As it is, the Salling clicker currently supports this for both BT Phones (SonyEricsson support the most features, I think) and Palm devices (the UX included!) and is FULLY scriptable, meaning that you can make your own action scripts to be acted if what you need is not available (which, coupled with the Mac’s impressive scripting capabilities, opens a TON of possibilities. For example, a company that makes home automation software has published scripts that let you control your house’s Air Conditioning, Lighting, Exterior Lighting and conceivably bathtub filling from your phone or palm).

Now, if someone where to make a portable, keychain-like, bluetooth device, you could set-up similar relations between your BT devices, and if you keychain ever separated more than the BT range allows for you could have your phone start beeping and vibrating to let you know.

This can be done right now, although I’m not sure if anyone ever has.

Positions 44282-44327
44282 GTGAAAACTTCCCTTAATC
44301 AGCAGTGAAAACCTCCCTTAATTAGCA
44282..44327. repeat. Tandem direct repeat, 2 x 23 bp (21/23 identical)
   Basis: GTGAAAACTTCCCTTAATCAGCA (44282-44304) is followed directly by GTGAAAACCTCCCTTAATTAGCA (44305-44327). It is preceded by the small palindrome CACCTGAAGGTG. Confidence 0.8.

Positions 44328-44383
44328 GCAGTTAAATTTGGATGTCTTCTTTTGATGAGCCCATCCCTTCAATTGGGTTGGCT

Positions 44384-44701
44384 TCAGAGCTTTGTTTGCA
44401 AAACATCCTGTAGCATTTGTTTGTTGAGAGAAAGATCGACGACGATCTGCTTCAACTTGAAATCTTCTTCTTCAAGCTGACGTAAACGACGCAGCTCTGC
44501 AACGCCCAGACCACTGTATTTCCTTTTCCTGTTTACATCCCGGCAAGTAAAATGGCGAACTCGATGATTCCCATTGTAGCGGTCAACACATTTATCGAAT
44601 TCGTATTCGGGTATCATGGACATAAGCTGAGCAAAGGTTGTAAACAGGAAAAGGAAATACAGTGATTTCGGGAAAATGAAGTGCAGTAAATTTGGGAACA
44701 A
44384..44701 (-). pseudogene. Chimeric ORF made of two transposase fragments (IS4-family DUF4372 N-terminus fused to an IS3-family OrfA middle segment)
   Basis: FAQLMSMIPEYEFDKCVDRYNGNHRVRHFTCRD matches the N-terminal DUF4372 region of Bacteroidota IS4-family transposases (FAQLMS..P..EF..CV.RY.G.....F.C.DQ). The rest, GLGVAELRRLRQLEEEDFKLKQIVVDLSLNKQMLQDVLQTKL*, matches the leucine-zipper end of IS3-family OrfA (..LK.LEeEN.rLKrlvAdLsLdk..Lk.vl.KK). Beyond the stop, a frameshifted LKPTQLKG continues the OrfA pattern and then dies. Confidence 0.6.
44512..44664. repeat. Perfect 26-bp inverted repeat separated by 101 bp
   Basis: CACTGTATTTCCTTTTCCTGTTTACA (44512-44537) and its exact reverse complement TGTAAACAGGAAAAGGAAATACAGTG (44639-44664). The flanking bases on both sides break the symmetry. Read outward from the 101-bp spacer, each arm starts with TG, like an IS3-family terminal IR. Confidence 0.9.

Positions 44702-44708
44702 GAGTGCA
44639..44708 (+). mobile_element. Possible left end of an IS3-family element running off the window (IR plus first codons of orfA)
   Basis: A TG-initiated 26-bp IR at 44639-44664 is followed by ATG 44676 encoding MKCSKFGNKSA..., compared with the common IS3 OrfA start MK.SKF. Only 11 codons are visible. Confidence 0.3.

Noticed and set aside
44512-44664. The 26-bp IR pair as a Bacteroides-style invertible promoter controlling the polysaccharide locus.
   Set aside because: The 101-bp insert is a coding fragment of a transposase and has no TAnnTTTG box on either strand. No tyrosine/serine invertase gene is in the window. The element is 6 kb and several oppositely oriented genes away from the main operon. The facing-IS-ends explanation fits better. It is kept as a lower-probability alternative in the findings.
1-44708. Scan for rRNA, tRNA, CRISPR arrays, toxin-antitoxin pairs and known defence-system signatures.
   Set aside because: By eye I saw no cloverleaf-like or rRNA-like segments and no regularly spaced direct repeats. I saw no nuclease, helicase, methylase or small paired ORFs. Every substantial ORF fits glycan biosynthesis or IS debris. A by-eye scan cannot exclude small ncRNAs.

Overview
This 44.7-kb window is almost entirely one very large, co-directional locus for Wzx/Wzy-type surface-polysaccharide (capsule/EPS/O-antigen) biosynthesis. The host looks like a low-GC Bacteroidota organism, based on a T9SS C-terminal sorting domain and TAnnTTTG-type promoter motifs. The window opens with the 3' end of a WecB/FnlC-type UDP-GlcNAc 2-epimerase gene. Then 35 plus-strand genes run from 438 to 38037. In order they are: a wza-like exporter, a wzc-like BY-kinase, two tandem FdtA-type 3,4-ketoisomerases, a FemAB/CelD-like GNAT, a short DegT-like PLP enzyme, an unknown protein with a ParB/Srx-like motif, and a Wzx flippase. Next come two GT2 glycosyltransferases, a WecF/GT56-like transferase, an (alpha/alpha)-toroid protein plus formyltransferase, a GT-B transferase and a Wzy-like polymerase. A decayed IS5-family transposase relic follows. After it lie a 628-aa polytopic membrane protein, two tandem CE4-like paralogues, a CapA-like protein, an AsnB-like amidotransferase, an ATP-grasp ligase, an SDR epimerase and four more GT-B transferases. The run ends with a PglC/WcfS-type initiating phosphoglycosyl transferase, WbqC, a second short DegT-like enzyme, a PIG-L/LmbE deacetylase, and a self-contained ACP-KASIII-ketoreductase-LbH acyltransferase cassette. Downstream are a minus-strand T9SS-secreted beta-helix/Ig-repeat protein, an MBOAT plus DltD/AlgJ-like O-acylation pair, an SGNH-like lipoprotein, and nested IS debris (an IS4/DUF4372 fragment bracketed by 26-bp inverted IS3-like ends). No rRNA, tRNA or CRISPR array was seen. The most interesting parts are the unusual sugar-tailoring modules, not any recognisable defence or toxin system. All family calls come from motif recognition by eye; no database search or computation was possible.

As a mac user I’m already used to the sad fact that we’re second whenever programs, features and innovations are decided and misguided companies still believe we’re a Pain in the Ass when it comes to support us (funnily, a lot of companies exist today because of innovations Apple made that spawned whole industries).

Hence, I’m used to living with certain “quirks”, which mean I have to know specific steps, procedures and compatibilities when I try to run or use equipment not expressly decided with the mac in mind (it’s amazing how well devices designed directly for the Mac or Apple work, like no other platform has seen, things like the iPod, iSight, iTrip, iMic, etc.).